With great power comes great responsibility. We all love being in control of those who work with us, but it’s easy to get so drunk on power, we forget that our first duty is to those whom we lead. In the workplace, the boss can be a source of motivation, guidance and the catalyst that pushes his team to do the best they possibly could, but several times, we’ve seen bosses who are a constant source of frustration and discouragement to their subordinates.
One important measure of a leader’s success is how well he can get his followers to follow him. If your subordinates at work always have problems taking direction from you, search yourself – you just might be the problem. Do some self-examination with these questions to know if you’re a bad boss. Answer honestly and if you are, make the necessary changes to yourself for the benefit of your team and you.
- You motivate with fear: employees need some form of motivation to do their best at work, but a boss whose primary means of motivating employees is with threats of firing or suspending them has no business being a boss in the first place. A boss should seek to motivate workers through positive means like constructive criticism and rewards for stellar performances. Motivating through means such as these will boost the morale of employees in the workplace. Motivating with fear might just make you a bad boss.
- You make employees work hard for little compensation: Compensation for work should be based on the performance and quality of work done by employees. If your employees are creating more value or putting in more effort than they are being paid for, then you need to re-evaluate how much you pay workers and the rules deciding the stipend they receive as regards the work they put in. Employees should not be underpaid and be given the respect they deserve if they are to continue putting in their best efforts. A bad boss would like to pay as little as possible while demanding the best efforts from his/her workforce. They justify their actions to themselves by saying there are others out there willing to do the same work for less pay.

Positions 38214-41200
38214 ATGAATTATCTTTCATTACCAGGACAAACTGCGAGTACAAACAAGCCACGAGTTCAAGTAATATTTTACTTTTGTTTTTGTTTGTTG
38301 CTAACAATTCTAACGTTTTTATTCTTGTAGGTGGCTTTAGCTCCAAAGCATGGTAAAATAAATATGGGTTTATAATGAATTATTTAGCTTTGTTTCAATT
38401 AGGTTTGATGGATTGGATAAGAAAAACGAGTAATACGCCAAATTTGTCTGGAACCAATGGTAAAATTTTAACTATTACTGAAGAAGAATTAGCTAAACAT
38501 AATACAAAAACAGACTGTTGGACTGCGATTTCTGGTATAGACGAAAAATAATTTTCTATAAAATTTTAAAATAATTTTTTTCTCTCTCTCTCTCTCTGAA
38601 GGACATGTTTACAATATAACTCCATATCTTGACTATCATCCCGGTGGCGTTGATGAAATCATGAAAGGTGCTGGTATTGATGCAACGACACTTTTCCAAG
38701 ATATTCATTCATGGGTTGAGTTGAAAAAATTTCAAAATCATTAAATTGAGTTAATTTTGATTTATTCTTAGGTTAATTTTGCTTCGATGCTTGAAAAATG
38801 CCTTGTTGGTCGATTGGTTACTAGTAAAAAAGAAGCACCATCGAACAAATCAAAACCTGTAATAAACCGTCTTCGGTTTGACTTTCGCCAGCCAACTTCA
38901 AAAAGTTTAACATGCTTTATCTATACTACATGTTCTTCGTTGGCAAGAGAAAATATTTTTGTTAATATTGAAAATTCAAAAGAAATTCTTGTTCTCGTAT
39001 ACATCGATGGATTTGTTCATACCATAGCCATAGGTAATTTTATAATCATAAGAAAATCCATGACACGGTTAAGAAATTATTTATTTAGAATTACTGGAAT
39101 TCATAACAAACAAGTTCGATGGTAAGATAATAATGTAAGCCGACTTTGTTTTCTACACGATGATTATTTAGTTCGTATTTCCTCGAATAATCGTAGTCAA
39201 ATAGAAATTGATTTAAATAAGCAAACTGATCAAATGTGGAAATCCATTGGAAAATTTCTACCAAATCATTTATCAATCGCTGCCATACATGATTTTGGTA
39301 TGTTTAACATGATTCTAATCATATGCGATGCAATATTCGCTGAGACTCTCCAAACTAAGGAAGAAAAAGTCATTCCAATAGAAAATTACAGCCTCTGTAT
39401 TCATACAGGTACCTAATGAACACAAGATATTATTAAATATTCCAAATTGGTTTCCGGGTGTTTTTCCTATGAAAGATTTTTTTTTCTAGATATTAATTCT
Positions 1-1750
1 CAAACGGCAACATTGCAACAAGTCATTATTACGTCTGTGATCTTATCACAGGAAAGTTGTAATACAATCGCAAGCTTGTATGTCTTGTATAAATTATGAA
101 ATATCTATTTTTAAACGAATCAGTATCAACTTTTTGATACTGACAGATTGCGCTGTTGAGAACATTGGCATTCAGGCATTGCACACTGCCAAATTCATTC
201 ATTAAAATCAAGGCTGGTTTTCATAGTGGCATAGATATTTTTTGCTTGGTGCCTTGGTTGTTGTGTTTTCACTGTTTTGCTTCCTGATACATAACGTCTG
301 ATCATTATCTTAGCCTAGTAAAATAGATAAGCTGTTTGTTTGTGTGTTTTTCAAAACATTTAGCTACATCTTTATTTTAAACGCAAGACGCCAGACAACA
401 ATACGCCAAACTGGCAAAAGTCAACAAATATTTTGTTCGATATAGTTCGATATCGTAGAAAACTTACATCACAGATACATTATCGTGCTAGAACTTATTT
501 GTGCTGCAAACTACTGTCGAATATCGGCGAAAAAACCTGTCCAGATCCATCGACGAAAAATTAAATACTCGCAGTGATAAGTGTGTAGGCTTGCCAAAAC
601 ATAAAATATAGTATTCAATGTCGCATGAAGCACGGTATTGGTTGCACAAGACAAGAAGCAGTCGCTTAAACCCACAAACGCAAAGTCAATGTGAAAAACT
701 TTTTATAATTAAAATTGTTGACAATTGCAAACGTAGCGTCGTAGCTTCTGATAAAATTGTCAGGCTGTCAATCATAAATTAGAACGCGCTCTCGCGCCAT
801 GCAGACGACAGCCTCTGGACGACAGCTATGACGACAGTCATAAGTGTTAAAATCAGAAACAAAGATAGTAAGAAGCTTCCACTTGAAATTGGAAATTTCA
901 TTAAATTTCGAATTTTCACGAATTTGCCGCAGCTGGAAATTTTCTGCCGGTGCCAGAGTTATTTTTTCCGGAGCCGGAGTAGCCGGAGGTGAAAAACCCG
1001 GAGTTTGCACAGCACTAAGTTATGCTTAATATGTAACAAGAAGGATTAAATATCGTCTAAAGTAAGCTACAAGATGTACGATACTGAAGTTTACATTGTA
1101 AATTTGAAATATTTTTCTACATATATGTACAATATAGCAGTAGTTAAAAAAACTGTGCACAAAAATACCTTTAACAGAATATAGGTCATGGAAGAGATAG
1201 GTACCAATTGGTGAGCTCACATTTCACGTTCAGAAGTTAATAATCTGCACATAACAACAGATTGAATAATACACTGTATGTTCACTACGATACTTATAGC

- You never admit you’re wrong: Admitting you’re wrong when you know you are is one way to keep a conducive work environment. Refusal to admit wrongs due to pride or fear of being seen as inadequate by your employees only reduces their respect for you. A study showed that 91% of employees have better job satisfaction when their bosses own up to mistakes they’ve made. Admitting to mistakes only goes to show your employees that the workplace is a safe place to take smart risks.
- You don’t deliver on promises: A boss who makes promises he won’t keep is simply untrustworthy. As a boss, if you promise promotions, a raise or increase in responsibility to your workers and can’t keep your word, it will only make them trust you less and less. Only make promises you are sure to keep if you want to keep your subordinates loyal. A bad boss uses empty promises to motivate workers, dangling a promotion or raise in front of them to get them to work more hours and handle more responsibility.
- You’re quick to blame, but slow to show gratitude: When good work is appreciated, it encourages even more good works. If as a boss, you are quick to point out the shortcomings of your workers, but only grudgingly acknowledge the good work they do, performances will drop across the board. Call out erring workers privately, but praise their good work in public.
- You don’t care for feedback: If you always feel that as the boss, you have enough experience and skill to make decisions autonomously, without input or suggestions from your team, then this suggests you’re not a good boss. Though you may have acquired enough experience and have the required skills to be at the head, it doesn’t mean you are always right. Seek suggestions and advice from your team, especially if you employed certain people because of the specific skill set they have. Ask for feedback from your workers for the sake of the project at hand. The success of a team is also the success of its leader.
- You always request that employees work on days off: as a boss or owner of a business, you could work all week long without issue, but requesting that your employees work on weekends, holidays and days off is wrong. Employees need a clear distinction between work and their personal lives to perform at their best.
- You take credit for other peoples’ work: You may think that your subordinates work for you anyway, and whatever ideas they have are yours, but this singular trait probably breeds the most disrespect among workers. Give recognition to whom it is due and your workers will love you the more for it.
- Your workers’ efforts are never good enough: If you’re the type of boss that likes to demand more from your workers, even when they’re obviously operating at their maximum and doing the best they possibly could, you need to turn your demands down a notch. Constantly bombarding workers with requests even when they can’t handle any more is a sure way of reducing employee productivity. Understand that there’s a limited number of hours in a day and your employees can only do so much effectively at any given time.
- You don’t allow your workers to grow: Every job in your career should have some things they made you better at. If you force your employees to stagnate in their careers out of fear of them advancing above you, they won’t last long. Encourage your subordinates to grow and they will be forever grateful to you for it.
Note that having anyone of these listed traits doesn’t make you a bad boss, but if you find you have a majority of them, it may be time to do some honest soul-searching for the benefit of not just your workers, but the entire establishment.